Fractured neck of femur

Fractured necks of femur may be classified as intra- or extra-capsular. The former are either displaced (Fig. 22.8) or undisplaced. Undisplaced intracapsular fractures are generally treated by pinning them in situ with cannulated screws in the operating theatre under X-ray control. The blood supply to the femoral head is somewhat precarious in displaced intracapsular fractures and the risk of avascular necrosis of the femoral head is high. Therefore, these fractures are generally treated with prosthetic replacement of the femoral head in the older age group, which precludes the development of avascular necrosis and allows early relief of pain and early mobilization with full weight bearing from the outset. The other main complication of displaced intracapsular fractures is non-union. The incidence of non-union in these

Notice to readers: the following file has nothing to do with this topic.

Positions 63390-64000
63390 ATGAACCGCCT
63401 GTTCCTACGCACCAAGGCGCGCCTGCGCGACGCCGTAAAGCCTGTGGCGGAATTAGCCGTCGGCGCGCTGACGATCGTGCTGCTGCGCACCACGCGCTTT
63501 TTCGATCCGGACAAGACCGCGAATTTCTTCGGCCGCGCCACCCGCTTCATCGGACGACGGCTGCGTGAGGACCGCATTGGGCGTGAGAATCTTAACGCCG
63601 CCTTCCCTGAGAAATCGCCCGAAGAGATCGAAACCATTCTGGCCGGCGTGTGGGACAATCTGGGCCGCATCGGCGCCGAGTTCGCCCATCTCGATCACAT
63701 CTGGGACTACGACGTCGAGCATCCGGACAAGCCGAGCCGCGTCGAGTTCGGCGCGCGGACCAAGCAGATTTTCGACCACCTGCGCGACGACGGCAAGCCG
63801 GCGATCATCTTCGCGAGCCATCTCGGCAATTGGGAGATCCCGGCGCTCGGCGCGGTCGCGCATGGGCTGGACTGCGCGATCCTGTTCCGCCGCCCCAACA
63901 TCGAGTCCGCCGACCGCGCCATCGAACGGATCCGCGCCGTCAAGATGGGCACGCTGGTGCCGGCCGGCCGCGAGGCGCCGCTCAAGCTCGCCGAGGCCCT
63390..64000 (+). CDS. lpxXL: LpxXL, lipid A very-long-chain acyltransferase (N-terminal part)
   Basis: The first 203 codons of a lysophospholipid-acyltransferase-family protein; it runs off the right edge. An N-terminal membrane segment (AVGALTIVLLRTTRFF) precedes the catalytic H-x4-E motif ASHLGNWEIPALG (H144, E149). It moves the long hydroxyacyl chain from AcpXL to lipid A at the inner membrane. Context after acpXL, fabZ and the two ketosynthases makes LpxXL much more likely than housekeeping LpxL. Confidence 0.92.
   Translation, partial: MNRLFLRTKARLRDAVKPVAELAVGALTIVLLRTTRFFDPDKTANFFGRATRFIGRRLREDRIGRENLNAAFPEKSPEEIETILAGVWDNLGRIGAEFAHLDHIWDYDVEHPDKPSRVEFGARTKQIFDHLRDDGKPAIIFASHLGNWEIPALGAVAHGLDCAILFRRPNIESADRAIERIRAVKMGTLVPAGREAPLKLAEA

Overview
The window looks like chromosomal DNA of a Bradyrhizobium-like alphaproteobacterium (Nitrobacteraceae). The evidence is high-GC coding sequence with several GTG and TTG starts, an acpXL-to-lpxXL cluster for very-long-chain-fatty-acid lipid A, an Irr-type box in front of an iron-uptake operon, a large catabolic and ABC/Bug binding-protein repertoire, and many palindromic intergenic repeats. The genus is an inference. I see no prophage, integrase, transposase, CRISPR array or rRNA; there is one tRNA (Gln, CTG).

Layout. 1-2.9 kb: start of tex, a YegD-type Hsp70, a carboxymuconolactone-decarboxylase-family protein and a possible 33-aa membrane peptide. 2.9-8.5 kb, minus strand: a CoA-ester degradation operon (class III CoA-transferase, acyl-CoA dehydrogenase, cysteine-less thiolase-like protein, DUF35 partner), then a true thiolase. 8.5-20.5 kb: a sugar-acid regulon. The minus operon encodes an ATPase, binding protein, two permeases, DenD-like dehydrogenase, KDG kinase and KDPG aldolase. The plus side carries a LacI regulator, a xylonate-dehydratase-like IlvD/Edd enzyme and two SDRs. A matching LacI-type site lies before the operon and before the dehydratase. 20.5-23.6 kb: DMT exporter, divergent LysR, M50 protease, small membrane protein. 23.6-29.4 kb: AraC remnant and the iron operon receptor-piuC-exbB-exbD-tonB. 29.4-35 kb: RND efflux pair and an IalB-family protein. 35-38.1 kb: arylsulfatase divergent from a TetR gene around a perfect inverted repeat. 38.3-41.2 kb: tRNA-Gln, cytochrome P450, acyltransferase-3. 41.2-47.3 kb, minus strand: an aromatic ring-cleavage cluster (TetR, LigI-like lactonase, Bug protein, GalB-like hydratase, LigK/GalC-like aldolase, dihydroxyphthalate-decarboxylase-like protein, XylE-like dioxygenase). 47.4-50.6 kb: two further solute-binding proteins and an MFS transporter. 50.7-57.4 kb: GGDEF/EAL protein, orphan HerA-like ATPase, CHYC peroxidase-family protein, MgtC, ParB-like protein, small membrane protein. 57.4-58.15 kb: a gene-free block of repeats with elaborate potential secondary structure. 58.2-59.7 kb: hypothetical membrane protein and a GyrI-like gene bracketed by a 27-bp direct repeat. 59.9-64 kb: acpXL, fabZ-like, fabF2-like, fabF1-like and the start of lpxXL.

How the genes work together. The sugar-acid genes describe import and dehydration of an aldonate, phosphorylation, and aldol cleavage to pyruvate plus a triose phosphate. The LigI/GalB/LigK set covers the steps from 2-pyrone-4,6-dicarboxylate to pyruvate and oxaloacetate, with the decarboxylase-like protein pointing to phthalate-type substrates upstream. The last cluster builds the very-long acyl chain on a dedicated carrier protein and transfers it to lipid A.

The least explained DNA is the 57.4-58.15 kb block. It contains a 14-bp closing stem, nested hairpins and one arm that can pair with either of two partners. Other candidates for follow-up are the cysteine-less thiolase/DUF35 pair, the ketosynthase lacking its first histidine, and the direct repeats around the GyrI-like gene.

Figure 22.7. Bimalleolar fracture treated with a plaster of Paris cast.
Figure 22.8. Displaced intracapsular fracture of the left neck of femur.

fractures is higher than other fractures because of the biomechanical disadvantage whereby shearing forces act on the fracture and also due to the fact that synovial fluid has angiogenic inhibiting factors.

Extracapsular fractures usually involve the pertrochanteric, intertrochanteric or subtrochanteric regions of the proximal femur and may be displaced or undisplaced, simple or comminuted. They are usually unstable but because of the risk to the elderly of prolonged immobilization in bed, the accepted form of treatment is usually screw and plate implants, which are designed to allow collapse of the fracture into a stable configuration. The most commonly used implant is a dynamic hip screw (DHS). A proximal femoral nail (PFN) is another option for these fractures. Elderly patients are often unable to co-operate with a non- or partial-weight-bearing regimen postoperatively but the implant allows full weight bearing from the start.

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